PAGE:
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This Week on the Capcom Pro Tour: Xian bares his F.A.N.Gs

by Daniel Rosen Jun 14 2016
Thumbnail image courtesy of theScore esports / Capcom

Down to just two tournaments on the Pro Tour this week, and the first ever major Russian tournament. Unfortunately for the Russians, Moscow Fighting Arena was demolished by top tier talent, but they respectably held their own in the face of a former EVO champion. Kun "Xian" Xian Ho took Moscow, and Kenryo "Mago" Hayashi finally took first place at TWFighter Major in Taiwan.

But Mago and Xian's roads to Regional Finals qualification were very different. For one, Moscow was essentially an open field, with only a handful of big European talent standing in Xian's way. His character choice may make things a little harder for him, but Taiwan was stacked, and even with Karin at his back, Mago had an amazing run.

TW Fighter Major: Mago remains the 2D God

Mago is the first Karin player not named Justin Wong to win a Pro Tour event, but he did it at a far more stacked tournament than Justin has attended all season. No offense meant to Jwong, but he hasn't won a tournament up against Hajime "Tokido" Taniguchi, Tatsuya "Haitani" Haitani, Ryota "Kazunoko" Inoue, Naoto "Sako" Sako, Hiroyuki "Eita" Nagai, Ai "Fuudo" Keita, Lee "Poongko" Chun Gon and Daigo Umehara. Mago has.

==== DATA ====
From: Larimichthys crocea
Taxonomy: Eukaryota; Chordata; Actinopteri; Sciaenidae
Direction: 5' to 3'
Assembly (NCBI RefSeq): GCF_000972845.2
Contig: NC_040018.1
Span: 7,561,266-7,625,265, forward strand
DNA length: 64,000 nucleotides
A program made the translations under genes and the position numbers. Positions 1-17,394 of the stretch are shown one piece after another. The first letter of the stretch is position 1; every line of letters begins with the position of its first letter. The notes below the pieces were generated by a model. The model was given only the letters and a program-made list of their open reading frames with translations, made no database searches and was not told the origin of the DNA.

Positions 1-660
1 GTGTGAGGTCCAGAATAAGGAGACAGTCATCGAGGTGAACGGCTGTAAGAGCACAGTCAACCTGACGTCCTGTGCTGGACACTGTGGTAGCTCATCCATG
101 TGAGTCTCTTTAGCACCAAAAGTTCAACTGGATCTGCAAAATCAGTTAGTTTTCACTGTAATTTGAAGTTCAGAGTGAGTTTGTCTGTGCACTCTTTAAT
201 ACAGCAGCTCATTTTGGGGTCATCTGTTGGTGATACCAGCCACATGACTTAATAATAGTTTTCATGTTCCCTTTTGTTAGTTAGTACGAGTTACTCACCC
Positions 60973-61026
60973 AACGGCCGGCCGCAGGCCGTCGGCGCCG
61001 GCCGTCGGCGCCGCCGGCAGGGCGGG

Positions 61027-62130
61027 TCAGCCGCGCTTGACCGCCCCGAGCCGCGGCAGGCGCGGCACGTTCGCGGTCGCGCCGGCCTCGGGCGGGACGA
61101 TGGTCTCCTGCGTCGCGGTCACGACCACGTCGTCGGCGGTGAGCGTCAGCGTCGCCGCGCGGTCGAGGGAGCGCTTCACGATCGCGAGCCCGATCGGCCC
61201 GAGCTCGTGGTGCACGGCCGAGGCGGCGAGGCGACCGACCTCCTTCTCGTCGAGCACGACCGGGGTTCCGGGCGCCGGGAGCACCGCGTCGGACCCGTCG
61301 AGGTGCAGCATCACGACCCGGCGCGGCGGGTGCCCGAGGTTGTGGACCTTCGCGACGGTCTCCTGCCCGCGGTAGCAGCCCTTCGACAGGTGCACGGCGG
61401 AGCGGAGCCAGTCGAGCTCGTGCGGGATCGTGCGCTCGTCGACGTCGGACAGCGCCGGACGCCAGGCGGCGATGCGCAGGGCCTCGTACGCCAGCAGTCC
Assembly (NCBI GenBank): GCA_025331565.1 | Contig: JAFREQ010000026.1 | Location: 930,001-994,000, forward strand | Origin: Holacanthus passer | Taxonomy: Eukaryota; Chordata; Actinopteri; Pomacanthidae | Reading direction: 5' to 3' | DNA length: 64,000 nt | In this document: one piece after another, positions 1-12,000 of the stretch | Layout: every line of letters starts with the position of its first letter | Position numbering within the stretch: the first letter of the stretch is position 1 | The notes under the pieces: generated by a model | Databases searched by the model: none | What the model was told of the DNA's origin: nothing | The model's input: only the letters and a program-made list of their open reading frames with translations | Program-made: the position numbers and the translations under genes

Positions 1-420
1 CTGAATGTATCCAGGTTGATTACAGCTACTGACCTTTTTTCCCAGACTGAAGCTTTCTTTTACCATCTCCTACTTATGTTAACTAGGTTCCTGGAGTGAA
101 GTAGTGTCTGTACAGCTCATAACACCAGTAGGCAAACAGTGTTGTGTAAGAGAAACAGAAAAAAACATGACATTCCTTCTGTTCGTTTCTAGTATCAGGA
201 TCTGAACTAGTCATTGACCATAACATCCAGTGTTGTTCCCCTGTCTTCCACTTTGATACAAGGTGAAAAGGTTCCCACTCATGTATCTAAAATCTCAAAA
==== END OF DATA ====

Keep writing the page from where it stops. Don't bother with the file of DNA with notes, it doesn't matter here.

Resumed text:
Coming from Fei Long and Sagat, Mago is used to a patient-yet-explosive approach to the neutral game. He waits, looks for the single crack in his opponent's approach, then deals a 25 percent damage combo without hesitating. There is no one better at capitalizing on opportunities than the 2D God himself. On top of that, Mago showed off impressive adaptation, able to quickly snap back from Haitani's aggression and swap out his more defensive, passive playstyle into something that took advantage of Hataini's endless desire to press all the buttons forever. Against Sako, Mago conserved his meter and tacked on as much chip damage with Karin's Orochi shoulder slam as possible before busting out his Critical Art, playing his more traditional, patient style.